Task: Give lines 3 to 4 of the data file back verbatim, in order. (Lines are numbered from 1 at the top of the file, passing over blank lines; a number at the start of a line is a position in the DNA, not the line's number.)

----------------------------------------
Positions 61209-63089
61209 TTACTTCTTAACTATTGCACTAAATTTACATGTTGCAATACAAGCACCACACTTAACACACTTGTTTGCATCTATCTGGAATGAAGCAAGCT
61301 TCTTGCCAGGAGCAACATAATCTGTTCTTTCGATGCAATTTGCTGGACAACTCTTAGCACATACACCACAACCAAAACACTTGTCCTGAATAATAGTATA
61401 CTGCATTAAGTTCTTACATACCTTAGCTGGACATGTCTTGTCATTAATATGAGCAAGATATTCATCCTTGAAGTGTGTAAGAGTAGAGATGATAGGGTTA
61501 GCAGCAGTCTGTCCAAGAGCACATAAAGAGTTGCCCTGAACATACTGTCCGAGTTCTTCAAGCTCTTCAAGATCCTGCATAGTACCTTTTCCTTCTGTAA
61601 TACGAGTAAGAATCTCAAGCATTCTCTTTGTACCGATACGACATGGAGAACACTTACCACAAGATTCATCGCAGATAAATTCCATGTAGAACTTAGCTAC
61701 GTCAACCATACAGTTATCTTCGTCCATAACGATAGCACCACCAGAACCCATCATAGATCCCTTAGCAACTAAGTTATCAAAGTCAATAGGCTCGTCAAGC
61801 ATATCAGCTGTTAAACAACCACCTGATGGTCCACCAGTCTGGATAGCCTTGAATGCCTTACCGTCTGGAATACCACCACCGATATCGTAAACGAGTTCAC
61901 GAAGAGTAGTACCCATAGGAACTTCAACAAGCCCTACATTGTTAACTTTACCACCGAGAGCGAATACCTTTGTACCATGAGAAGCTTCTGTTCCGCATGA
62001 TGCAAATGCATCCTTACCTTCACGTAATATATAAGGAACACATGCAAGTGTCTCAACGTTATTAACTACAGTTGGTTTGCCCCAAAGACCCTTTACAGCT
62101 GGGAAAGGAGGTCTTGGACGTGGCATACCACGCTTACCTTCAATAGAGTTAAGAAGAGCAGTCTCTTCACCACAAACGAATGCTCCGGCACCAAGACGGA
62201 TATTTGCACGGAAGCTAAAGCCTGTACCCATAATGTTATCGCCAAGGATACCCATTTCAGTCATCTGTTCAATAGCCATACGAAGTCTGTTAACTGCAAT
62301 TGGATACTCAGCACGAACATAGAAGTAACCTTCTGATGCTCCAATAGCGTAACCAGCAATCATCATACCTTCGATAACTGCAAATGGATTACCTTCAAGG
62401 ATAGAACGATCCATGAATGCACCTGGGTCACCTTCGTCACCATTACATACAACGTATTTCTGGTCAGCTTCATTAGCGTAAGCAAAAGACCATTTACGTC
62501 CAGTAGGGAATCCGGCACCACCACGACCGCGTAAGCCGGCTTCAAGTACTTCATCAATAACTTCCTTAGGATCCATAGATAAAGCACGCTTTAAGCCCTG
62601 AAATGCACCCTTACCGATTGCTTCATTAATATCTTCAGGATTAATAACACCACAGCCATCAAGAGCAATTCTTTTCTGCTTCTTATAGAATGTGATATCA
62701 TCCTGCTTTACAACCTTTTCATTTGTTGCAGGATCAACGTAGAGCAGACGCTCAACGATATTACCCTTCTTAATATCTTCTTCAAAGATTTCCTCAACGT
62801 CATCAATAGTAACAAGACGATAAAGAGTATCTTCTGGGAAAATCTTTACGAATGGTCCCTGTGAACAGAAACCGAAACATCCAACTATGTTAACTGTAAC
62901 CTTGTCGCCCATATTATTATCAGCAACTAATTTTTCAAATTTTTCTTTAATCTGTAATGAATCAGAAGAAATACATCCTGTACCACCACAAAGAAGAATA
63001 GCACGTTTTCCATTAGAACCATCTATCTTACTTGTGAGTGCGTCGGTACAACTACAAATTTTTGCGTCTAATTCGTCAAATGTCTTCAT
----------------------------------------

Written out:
61301 TCTTGCCAGGAGCAACATAATCTGTTCTTTCGATGCAATTTGCTGGACAACTCTTAGCACATACACCACAACCAAAACACTTGTCCTGAATAATAGTATA
61401 CTGCATTAAGTTCTTACATACCTTAGCTGGACATGTCTTGTCATTAATATGAGCAAGATATTCATCCTTGAAGTGTGTAAGAGTAGAGATGATAGGGTTA